STATE schools Superintendent Janet Barresi and Department of Education staff have negotiated a $1.2 million settlement with CTB/McGraw-Hill in response to that vendor's failures, which disrupted standardized testing at schools this spring.
The settlement is three times the amount allowed under the contract's provisions. It includes a $376,205 cash payment and $860,000 in donated services.
Indiana, which experienced similar problems with CTB, is reportedly seeking around $7.68 per affected student. Oklahoma's cash settlement alone equals $41.34 per affected student. When donated services are included, Oklahoma's settlement averages nearly $136 apiece.
Oklahoma clearly got its pound of flesh. The settlement shows Barresi and agency officials took this issue seriously. Now if only Barresi's critics would do the same.
Throughout the process, these critics appeared outraged not that CTB's server crash disrupted testing, but that the state insists on measuring student performance at all. Their comments seemed designed to derail education measurement, not ensure its accuracy. For example, when Barresi recently noted that CTB was clearly to blame for testing problems on the two days the company's servers crashed, but said problems on other days were often related to technological challenges at the district level, some superintendents howled.
The Oklahoma State School Boards Association said Barresi was blaming schools for CTB's failures. That was a dishonest attack clearly refuted by Barresi's numerous public comments criticizing CTB. But that didn't stop OSSBA. Instead, many of the same administrators who insist Oklahoma schools are being financially “starved” suddenly acted as though every school is a Mecca of cutting-edge, 21st-century technology. Well, which is it?
In reality, an Oklahoma Department of Education survey found only 33 percent of state school sites are technologically prepared for online testing. Some schools' bandwidth is much closer to dial-up speed than not. In response, Barresi announced future assessment tests will include a pencil-and-paper option to prevent technological challenges from disrupting the process.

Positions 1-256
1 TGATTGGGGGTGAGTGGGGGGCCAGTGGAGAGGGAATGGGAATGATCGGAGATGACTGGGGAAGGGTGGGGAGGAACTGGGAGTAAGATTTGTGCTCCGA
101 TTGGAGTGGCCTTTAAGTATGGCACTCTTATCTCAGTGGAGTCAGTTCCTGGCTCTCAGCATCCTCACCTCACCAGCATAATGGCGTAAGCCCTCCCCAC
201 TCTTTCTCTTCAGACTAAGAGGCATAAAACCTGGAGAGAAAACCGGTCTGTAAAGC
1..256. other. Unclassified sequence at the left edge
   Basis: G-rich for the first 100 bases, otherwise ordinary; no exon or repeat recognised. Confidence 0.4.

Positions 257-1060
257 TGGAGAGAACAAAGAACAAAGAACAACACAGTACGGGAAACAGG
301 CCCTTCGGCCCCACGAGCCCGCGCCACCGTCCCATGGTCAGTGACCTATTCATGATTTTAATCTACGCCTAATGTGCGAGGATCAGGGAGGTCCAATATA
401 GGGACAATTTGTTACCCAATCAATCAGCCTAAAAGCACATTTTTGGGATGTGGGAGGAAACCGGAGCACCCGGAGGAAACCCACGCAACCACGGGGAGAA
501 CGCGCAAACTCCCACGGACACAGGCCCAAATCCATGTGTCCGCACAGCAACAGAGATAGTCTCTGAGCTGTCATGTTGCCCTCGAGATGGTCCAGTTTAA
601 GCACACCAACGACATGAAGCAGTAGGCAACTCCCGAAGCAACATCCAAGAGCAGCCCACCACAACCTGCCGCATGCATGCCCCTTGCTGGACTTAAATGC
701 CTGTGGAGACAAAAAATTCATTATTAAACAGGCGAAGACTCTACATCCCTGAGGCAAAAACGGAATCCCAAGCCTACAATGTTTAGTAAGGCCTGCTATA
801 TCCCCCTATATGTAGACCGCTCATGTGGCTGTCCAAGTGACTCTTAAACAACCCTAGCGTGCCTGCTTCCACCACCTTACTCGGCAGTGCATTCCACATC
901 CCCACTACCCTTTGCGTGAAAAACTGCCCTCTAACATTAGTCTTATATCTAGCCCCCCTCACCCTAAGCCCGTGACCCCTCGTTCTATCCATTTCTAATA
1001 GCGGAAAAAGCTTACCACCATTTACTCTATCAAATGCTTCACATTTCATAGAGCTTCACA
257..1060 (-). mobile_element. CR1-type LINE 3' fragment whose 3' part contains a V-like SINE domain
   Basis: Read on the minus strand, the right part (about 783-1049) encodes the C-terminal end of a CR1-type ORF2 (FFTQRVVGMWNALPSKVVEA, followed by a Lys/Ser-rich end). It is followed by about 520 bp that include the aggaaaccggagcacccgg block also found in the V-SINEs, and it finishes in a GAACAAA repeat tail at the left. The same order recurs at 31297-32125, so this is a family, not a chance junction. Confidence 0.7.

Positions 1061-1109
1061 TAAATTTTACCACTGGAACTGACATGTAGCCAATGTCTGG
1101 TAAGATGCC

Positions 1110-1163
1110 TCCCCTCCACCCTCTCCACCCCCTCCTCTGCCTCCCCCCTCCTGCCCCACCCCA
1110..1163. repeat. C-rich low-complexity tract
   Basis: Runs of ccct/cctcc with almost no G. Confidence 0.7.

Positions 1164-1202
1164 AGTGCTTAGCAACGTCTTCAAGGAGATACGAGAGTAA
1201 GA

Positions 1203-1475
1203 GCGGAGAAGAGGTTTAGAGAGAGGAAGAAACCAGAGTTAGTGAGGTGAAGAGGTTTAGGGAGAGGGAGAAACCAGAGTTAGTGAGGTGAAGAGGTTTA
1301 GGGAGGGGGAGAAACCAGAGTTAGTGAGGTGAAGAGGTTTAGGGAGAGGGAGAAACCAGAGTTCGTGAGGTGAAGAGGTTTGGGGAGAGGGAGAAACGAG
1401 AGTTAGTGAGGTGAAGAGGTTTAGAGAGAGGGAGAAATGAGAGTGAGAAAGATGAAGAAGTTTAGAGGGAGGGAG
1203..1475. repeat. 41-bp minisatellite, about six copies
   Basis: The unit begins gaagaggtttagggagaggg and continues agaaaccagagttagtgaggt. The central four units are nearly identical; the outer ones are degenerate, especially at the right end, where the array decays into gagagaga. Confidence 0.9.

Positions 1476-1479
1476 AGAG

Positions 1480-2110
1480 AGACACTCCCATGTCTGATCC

The agency's settlement with CTB requires the testing vendor to spend $125,000 conducting a technology readiness assessment of all Oklahoma school districts. This study will review bandwidth, the number of work stations and the server configuration; perform online stress tests at every site; and deploy implementation services at all sites. This will help address technology deficiencies — and it won't cost schools one dime.
The settlement also requires CTB to pay for an independent study evaluating the impact of this spring's disruptions on student test scores, addressing another major concern. Whatever profit CTB was poised to make off its Oklahoma contract will be significantly depleted by the settlement. This is as it should be.
Although similar problems occurred in other states, including states using other vendors, Oklahomans deserve better. Barresi and her staff are making CTB live up to its promises — or pay the price.
Given that local school officials may not be eager to publicly identify failure, accurate state measurement of student progress is critical. Barresi and Department of Education officials are doing much to make valid assessments feasible in spite of technological challenges and narrow-minded opposition. They deserve thanks.
As for critics blowing spit wads from the peanut gallery, here's a question: If school administrators believe in the importance of high expectations and consequences when evaluating a testing vendor's performance, shouldn't the same standard apply to evaluating the administrators' own handiwork?